Someone at work asked me how to 'leverage the power of Web 2.0' and what I have done to take advantage of some of the new technologies. I responded by saying that Web 2.0 technologies are useful for creating conversations with my customers, not just for pushing content (why pushing content isn’t good enough anymore is a post of it’s own). Then I was asked what training wheels I would suggest for someone looking to get started. I came up with this list of things I started with and would love suggestions from expert readers on others:
Blogging: Corporate blogs are becoming more common with companies like Cisco, HP, NetApp and Boeing which already active participants in the blogosphere. The common platforms for business or corporate blogs are WordPress, Movable Type and Leverage Software which goes beyond blogging to create communities.
Wiki's: Corporate wiki’s are collaborative websites which rely on a community of users to generate content and build pages. Wiki’s can be used in so many ways here are some example that come to mind –improve internal communications and expand the reach of your internal knowledgebase, use it to build a community within your customer base to create user generated documentation, use it with partners to co-create proposals. Some examples of external corporate wiki’s sites are: Linux Questions, IBM and Adobe. Three popular corporate Wiki platforms that come to mind are Confluence, SocialText and TWiki.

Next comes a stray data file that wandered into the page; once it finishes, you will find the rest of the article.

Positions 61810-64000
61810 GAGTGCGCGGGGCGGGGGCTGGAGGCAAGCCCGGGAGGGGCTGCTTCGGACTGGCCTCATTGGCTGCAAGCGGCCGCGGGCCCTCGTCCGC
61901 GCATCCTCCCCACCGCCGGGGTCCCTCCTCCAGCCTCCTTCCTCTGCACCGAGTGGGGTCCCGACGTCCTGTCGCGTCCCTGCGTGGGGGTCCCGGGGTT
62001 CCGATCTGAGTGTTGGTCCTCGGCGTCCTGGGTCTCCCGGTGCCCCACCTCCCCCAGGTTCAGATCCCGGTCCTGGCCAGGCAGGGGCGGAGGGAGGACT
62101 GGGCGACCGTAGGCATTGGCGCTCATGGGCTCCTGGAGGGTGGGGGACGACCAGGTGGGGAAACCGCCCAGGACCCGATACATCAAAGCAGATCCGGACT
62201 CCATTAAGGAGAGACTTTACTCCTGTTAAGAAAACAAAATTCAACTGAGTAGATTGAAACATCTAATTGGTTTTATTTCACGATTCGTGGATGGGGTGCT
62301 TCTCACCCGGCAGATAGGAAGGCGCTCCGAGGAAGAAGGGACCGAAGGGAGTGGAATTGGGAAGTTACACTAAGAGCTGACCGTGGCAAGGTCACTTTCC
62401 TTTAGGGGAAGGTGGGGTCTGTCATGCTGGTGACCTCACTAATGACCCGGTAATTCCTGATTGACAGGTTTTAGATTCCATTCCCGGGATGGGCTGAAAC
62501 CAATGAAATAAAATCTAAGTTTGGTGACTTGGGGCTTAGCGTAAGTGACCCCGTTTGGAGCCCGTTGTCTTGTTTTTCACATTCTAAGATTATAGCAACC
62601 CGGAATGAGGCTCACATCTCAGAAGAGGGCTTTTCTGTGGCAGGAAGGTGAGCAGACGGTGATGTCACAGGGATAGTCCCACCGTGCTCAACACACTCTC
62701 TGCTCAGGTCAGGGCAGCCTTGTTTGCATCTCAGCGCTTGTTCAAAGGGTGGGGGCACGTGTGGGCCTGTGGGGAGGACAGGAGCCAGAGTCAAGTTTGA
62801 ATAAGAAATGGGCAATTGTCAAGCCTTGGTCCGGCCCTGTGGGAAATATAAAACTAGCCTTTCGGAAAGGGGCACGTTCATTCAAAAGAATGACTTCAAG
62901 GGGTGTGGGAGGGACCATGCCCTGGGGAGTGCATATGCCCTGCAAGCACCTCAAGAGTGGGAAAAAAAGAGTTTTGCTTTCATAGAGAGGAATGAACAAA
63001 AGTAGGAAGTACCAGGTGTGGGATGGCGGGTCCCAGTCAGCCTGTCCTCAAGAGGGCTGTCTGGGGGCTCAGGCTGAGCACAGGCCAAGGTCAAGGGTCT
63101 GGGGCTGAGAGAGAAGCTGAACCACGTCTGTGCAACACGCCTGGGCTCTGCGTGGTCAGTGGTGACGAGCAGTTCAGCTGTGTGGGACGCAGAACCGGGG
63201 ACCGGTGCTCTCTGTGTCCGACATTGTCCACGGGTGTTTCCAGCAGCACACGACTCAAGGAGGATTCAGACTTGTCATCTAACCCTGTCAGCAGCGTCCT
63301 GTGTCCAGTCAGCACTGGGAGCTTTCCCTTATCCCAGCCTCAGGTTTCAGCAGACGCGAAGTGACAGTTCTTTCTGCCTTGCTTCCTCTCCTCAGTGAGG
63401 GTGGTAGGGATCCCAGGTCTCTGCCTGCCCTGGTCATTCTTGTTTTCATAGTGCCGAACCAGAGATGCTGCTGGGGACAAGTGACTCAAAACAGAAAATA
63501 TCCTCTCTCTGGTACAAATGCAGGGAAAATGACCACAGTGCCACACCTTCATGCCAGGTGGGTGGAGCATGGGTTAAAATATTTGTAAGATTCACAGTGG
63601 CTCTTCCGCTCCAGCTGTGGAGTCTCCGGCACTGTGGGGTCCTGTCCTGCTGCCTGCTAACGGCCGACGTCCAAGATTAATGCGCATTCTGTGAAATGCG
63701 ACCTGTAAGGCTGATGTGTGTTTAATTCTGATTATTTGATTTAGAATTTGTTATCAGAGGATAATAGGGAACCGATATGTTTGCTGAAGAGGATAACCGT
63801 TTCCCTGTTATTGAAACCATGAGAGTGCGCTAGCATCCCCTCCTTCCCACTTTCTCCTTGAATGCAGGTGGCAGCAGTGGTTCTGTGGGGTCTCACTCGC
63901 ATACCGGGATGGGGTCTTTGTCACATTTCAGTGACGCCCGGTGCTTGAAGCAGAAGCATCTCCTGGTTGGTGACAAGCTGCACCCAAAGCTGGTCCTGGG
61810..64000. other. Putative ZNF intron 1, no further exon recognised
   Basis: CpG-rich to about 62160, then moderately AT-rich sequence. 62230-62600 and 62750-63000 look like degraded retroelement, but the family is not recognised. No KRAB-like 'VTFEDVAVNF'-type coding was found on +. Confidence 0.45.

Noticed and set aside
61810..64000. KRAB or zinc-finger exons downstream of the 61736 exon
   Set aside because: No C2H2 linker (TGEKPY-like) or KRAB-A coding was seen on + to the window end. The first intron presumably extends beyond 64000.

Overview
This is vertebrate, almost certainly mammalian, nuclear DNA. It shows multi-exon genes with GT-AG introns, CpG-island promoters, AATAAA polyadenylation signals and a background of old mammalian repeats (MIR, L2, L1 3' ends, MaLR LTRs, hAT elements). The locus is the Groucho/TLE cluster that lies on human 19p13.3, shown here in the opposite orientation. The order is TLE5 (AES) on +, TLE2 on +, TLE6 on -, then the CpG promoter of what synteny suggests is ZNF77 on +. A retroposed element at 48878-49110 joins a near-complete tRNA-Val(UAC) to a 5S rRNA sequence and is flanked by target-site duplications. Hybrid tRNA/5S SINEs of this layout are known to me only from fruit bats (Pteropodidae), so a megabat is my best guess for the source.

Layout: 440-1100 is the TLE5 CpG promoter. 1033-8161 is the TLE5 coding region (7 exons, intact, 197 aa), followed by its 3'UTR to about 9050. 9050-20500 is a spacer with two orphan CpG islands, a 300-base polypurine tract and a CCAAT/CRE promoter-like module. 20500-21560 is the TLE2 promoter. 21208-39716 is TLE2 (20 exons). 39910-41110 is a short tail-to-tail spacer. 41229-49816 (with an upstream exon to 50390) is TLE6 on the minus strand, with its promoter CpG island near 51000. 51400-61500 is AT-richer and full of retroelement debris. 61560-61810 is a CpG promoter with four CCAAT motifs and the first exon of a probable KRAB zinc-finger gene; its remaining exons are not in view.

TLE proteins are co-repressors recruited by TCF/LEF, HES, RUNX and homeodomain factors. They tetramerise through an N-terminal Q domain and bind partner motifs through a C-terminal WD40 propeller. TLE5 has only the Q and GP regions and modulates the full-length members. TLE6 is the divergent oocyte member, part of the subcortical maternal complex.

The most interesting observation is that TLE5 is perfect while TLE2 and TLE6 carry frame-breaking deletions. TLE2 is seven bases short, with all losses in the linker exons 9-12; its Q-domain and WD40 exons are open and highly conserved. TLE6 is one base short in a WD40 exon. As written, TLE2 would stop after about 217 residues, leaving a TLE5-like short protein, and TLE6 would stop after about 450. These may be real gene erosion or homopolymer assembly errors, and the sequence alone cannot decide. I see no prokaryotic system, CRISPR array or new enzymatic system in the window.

Social Networking: There are many social networking sites and although most of the one’s I’ve come across are personal in nature they do touch on certain business topics and can be exploited to reach a community that shows interest in topics related to your business. This site lists a few of the more popular social networking sites.
Second Life: Second Life is a ‘3-D virtual world’ – it offers a platform that can be used to host online events and collaborate with a broad audience in addition to just starting a hallway conversation with other avatars online. Notable companies on Second Life are Cisco, Reuters, Sun Microsystems and IBM.
LinkedIn: An online community of business professionals – this site can be exploited to build an expert within your company on a specific topic by taking advantage of the ‘Answers’ area of the site. It can be a good place to find potential clients and partners – and of course it’s more obvious use is finding potential job candidates.
I have limited this list to ‘conversation enablers’ – I'll be working on a follow up post around widgets and which ones are most likely to have “business value” which I think is even more interesting.